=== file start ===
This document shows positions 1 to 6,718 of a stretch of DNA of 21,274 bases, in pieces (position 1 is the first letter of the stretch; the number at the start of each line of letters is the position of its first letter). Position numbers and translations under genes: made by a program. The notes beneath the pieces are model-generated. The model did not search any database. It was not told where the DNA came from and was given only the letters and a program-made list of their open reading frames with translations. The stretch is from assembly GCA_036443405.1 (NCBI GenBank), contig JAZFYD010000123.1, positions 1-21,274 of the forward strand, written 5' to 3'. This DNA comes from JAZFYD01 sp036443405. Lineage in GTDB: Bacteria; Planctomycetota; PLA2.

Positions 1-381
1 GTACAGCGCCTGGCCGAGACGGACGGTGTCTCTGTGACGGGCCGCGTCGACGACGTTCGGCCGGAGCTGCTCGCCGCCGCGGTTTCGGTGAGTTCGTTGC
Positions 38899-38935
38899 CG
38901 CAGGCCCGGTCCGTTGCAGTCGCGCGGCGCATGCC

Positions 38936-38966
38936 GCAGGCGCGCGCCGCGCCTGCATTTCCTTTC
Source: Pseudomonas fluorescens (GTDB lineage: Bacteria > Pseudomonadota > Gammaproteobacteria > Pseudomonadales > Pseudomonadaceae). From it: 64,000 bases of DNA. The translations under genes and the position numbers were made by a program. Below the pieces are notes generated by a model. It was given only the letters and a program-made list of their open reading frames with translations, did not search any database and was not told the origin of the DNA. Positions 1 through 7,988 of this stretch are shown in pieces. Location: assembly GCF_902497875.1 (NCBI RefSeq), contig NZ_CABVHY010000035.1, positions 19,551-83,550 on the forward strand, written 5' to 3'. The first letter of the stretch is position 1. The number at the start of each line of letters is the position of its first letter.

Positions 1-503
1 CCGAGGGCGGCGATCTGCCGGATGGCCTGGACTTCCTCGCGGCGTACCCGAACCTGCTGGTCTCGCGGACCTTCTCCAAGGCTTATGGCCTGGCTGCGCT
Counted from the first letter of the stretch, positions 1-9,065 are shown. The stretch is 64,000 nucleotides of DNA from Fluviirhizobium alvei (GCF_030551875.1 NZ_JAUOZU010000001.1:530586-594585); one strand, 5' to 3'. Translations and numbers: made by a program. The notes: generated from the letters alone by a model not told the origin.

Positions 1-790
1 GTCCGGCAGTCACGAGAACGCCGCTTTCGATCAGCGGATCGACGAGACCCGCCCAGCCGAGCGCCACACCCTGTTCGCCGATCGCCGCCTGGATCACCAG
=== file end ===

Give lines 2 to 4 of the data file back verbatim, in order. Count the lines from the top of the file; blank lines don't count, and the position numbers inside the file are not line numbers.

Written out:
Positions 1-381
1 GTACAGCGCCTGGCCGAGACGGACGGTGTCTCTGTGACGGGCCGCGTCGACGACGTTCGGCCGGAGCTGCTCGCCGCCGCGGTTTCGGTGAGTTCGTTGC
Positions 38899-38935